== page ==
Posts Tagged ‘sexual assault’

How Safe Is Stanford??

Thursday, October 4th, 2012

A recent report by the University’s Department of Public Safety tells two stories, one of progress and another of lingering concerns.

On one hand, Stanford’s cops have made major gains in reducing crime across a swath of categories, including burglaries, liquor law arrests, and drug violations. On the other, 12 students suffered forcible sexual assaults last year, and bike theft remains a major problem on campus.

Bike theft remains a major problem on campus. Column 1 refers to year, column 2 to student residences, column 3 to on-campus, column 4 to non-campus, and column 6 to total thefts. According to the footnote, statistics on bike theft are being voluntarily tracked by Stanford University as of 2009.

Always an option if you are really running late to class.

In fairness, bike theft is extremely difficult to prevent, given the size of our campus and the number of places where such incidents could occur. However, these numbers are completely unacceptable. With all of the resources at this university’s disposal, no Stanford student should have to fear for their safety or for the theft of often-expensive property.

In addition, the Office of Alcohol Policy and Education (OAPE) saw 72 students last year, 59 of whom were underage. The most common referral to OAPE is for intoxication. These incidents are disciplinary actions, and there was a slight uptick from 52 students in 2010 and 61 in 2009. Data on DUIs were not available in the report.

Another interesting tidbit in the report revealed the causes of fires in the past three years. These included a water heater fire, a trash fire, a box of T-shirts left on the stove (Storey), and burning books and paper (FloMo). I’m guessing the frequent popcorn-induced fire alarms were not included in the report; otherwise, they would require their own special section.

Finally, the report provided some useful information that I had never encountered before:

  • Apparently, there is a Freshman Emergency Ride Home Program that, according to the report, “provides taxi service back to campus for freshmen who are caught without a ride or are in an emergency situation (within eight miles of campus). Freshmen must pre-register at: http://transportation.stanford.edu/erh, using Yellow Cab of Palo Alto, account # 300-350. For more information, call (650) 321-1234 or (888) 512-1234.” Freshmen get up to four free rides…probably beats waiting for 5-Sure.
  • Those Cal fans can get a bit rowdy….

    The Department for Public Safety teaches a 1-unit Community Police Academy class in winter quarter (LAWGEN 209Q) that, among other things, includes pursuit practice in the driving simulators at The Police Academy in San Jose.

  • Public Safety offers free threat or vulnerability assessments of any building, lab, or facility on campus. The assessment entails a walk-through of the building by their personnel with the building or facility manager. For anyone worried about fire hazards, these are your people to call.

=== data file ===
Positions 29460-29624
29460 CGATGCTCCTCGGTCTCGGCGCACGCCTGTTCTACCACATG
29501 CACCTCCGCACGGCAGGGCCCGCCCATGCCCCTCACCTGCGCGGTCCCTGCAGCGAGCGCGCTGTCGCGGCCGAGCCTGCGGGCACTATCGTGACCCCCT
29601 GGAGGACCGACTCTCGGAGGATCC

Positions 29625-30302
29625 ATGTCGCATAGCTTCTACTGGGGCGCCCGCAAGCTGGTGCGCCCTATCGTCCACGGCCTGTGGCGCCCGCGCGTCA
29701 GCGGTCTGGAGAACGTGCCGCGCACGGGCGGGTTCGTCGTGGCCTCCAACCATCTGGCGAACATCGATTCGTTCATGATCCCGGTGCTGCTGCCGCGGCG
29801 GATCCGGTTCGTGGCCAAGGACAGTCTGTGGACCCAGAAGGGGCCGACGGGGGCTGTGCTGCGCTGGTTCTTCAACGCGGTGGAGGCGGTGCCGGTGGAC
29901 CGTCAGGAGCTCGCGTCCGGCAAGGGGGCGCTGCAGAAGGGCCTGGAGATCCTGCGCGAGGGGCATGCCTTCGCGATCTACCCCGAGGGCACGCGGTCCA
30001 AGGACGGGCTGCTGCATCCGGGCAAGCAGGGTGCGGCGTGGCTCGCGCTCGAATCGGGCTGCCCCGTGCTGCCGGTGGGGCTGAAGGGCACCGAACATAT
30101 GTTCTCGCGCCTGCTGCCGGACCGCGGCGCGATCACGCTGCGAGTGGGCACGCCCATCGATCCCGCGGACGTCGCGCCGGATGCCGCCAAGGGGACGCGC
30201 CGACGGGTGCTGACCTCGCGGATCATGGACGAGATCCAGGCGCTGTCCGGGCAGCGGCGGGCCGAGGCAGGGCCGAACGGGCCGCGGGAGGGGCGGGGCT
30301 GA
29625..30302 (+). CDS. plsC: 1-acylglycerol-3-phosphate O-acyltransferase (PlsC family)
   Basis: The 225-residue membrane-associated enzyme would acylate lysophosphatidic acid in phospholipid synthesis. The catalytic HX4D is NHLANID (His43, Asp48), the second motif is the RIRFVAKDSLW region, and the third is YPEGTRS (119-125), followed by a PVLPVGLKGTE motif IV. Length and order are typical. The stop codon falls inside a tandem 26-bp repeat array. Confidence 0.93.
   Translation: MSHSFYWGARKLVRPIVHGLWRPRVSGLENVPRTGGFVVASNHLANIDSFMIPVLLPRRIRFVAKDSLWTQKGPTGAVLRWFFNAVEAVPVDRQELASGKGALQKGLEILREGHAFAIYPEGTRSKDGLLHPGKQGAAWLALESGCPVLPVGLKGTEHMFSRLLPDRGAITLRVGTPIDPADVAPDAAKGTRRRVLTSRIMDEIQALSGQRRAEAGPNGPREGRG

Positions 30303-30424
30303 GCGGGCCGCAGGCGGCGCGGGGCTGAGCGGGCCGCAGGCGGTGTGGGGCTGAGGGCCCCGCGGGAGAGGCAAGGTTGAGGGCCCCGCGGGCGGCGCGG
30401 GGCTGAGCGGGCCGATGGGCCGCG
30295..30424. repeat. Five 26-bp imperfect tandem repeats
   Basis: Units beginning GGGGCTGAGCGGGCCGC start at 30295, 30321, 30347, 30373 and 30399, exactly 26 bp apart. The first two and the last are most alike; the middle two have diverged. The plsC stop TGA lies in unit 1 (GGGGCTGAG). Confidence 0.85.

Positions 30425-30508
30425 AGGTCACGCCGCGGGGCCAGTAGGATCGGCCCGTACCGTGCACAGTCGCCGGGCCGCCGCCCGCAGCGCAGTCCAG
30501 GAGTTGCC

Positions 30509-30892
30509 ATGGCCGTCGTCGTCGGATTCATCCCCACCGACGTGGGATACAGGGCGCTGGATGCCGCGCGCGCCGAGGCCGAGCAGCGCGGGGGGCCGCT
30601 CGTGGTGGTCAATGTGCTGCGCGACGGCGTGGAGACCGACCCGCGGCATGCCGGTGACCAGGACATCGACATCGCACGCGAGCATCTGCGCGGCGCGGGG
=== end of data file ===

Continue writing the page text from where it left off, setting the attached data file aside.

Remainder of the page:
Criticisms aside, Public Safety has unquestionably been working hard. Last year, their Records Division took 185 police reports, assisted 9,281 people over the phone, and helped more than 3,354 walk-in customers. A renewed focus on bike theft and forcible sexual assault would go a long way to ensuring that this campus is as safe as it can be.

 

Praise for the New Dean for Sexual Assault

Tuesday, July 12th, 2011

Last month, Stanford hired a dean for sexual assault and relationship abuse. Stanford, not necessarily the poster child for sexual assault, took the time and money to hire Angela Exson, who has a background in dealing with violence in relationships, and the only place where it was mentioned was The Stanford Daily. There were no outcries over the way the campus’s money was spent, yet other than a few Facebook posts, no cheer either.  Although this is coming a bit late, I still want to say thank you, Stanford.

Honestly, my first thought was why? I have no doubt that our school’s students suffer from relationship issues as much as students at other colleges but  I had never heard of someone going as far as getting a dean for this problem. So of course I looked it up – I skimmed through website after website where sexual assault  had been relegated to subdivision of student affairs. And my question changed to why not? Why hasn’t any other college done this? (If you do know other examples feel free to share.) It’s not the same as health and wellness guidelines or campus safety rules – when these cases happen they deserve expert handling, they deserve guidance from someone who understands.

As I said before, our school might not be the poster child for sexual assault but maybe it can be the poster child for handling it with the respect these situations warrant. So welcome, Dean Exson. I hope for a student body more accountable not only for their actions, but their response to things that happen to their peers. I don’t expect change overnight, but with this new position, and Stanford’s other new policy concerning rape, it’s nice to know that our school wants to do more to raise awareness among our student body.